Kant's first critique, Videos 45-48

Kant’s first critique, Videos 45-48

This document will cover comments and notes on a series of videos on the critique by Victor Gijsberts.

Video 45, Introduction to the dialectic

Transcendental illusion speak of the possibility for error. According to Kant, error emerges when sensibility and reason mix without being aware of it. Reason itself can also produce illusions. This occurs for instance when we are not sufficiently critical of our judgement, this is called transcendental illusion. Transcendental illusions are different from normal error and cannot be dispelled simply by pointing out the illusion much like optical illusions which remain even when pointed out. These illusions occur mostly when we a subjective concept (such as a schema) is seen as an objective rule for the world itself or the world-in-itself.

Video 46, On the Concepts of Pure reason

A concept of (pure) reason is an idea. An idea in general in Kant’s system is inspired by Plato’s use of the term. Thus, an idea is distinctly separate form sensation and experience. Ideas therefore go well beyond reason.

The ideas of reason are unconditioned grounds of the conditioned things. There are three ideas of reason corresponding to the three syllogisms.

These ideas are useful in understanding the bounds of human reason, but they must be approached with caution. We can never affirm anything off the content of the ideas because they have no corresponding objects.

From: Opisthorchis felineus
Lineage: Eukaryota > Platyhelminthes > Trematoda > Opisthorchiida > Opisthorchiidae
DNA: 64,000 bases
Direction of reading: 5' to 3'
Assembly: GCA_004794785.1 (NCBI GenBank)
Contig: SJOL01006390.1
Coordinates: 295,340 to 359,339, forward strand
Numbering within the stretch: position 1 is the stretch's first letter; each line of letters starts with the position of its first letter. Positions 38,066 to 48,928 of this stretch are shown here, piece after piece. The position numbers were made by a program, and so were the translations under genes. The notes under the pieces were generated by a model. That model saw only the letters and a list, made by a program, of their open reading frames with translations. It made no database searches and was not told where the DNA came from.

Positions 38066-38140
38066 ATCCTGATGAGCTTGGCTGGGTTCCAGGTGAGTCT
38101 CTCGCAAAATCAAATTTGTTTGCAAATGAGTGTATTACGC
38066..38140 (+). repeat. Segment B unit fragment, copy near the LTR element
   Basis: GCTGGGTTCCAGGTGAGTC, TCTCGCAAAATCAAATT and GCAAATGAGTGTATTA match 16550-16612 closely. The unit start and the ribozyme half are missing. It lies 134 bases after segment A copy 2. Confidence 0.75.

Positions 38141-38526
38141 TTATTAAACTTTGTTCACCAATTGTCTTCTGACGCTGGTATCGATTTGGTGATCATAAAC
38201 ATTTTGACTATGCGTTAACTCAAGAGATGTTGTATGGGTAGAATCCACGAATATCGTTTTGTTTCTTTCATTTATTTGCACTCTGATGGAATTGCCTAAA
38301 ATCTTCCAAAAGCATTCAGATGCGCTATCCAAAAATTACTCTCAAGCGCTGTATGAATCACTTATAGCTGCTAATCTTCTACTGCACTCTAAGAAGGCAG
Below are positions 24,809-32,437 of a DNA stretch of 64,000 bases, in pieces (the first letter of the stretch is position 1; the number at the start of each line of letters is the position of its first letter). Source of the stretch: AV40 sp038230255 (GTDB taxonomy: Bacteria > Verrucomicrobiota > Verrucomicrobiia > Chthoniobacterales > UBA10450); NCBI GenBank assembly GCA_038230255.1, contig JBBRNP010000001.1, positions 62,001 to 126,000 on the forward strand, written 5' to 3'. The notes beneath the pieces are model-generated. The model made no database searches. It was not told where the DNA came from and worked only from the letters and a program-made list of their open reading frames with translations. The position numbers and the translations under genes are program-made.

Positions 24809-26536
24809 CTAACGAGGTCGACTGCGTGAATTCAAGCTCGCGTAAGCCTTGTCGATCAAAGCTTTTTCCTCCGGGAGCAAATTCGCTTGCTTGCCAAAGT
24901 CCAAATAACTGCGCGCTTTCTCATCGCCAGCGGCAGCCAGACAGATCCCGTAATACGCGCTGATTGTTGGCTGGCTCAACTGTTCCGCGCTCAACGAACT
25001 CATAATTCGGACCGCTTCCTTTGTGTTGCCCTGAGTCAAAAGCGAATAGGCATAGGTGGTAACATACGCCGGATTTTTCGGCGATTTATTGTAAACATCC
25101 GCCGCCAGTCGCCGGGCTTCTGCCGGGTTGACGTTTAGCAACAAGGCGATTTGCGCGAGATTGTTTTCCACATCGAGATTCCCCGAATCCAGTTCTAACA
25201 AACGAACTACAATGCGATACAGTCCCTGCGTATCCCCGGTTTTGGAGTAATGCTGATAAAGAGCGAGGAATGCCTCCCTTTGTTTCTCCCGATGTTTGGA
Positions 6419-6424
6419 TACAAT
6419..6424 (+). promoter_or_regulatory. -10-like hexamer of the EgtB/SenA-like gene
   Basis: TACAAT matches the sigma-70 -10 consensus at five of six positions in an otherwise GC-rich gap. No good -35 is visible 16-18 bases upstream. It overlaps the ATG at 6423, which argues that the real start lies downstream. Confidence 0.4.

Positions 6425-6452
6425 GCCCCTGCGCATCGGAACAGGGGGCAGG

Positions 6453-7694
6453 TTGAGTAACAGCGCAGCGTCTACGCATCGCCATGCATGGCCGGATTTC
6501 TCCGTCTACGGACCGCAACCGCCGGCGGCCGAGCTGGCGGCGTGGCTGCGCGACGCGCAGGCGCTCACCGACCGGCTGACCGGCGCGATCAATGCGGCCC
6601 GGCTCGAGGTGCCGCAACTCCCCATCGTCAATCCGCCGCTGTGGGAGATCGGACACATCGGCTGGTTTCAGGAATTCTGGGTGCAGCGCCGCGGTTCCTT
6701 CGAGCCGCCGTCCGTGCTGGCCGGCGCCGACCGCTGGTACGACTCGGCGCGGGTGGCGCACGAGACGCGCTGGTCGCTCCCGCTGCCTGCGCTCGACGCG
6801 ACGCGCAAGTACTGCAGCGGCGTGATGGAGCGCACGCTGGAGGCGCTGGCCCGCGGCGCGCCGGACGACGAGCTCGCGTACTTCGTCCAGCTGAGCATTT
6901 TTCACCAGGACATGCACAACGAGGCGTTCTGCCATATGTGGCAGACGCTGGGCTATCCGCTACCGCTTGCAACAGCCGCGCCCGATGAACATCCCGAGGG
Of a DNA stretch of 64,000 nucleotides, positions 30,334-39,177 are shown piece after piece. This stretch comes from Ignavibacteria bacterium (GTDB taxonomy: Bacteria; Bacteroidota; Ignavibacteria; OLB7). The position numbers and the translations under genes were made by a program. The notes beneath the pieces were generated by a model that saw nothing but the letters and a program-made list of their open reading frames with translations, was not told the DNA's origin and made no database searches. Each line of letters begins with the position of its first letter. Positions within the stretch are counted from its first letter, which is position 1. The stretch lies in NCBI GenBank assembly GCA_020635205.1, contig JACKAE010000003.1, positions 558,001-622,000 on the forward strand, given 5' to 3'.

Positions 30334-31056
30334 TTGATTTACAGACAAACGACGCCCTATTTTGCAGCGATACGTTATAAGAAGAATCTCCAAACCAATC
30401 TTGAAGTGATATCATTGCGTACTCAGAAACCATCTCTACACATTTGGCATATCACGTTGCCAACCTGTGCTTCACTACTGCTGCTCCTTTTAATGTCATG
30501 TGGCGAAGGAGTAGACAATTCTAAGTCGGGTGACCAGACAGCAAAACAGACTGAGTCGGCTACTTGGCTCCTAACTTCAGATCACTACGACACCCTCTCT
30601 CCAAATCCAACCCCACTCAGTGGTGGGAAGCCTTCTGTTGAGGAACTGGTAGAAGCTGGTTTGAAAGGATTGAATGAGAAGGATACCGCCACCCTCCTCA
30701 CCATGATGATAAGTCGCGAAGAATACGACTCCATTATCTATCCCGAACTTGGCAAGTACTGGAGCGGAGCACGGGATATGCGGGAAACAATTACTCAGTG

Video 47, Paralogisms, Part 1

In thinking as such, we can make a mistake in the form of reasoning, this is called a paralogism.

For instance, we can make claims about the logical “I”, being the thinking subject, the I is immortal, simple or persistent. However these predicates cannot be applied to objects such as the soul, when we do, we encounter a paralogism. Primarily, we attempt to apply the categories to objects outside of experience.

There are four paralogisms in total, each relating to certain categories, there are the paralogism of -simplicity, -simplicity, -personality and -ideally.

Video 48, Paralogisms, Part 2

The paralogism of identity is similar to the refutation of idealism in the B edition. The idea that “outer things” cannot be perceived directly and therefore cannot be proven to be real is addressed here. According to Kant, things-in-themselves can indeed not be perceived, but appearances can be sensed. Cartesian scepticism thus conflates things-in-themselves with appearances or things-in-space. With is distinction in place, we can pose the existence of external objects as things-in-space unproblematically, just as it is unproblematic to pose internal objects as things-in-time.

In the B edition of the critique, the four paralogism are replaced with one. The argument of this paralogism states that:

p1: What can only be thought of as a subject can only exist as a subject and therefore is a substance.
p2: The thinking I can only be thought of as a subject.

c1: The thinking I is a substance.

However categories such as substance can only apply to objects, not to a subject. Therefore the thinking I (subject) can not be a substance.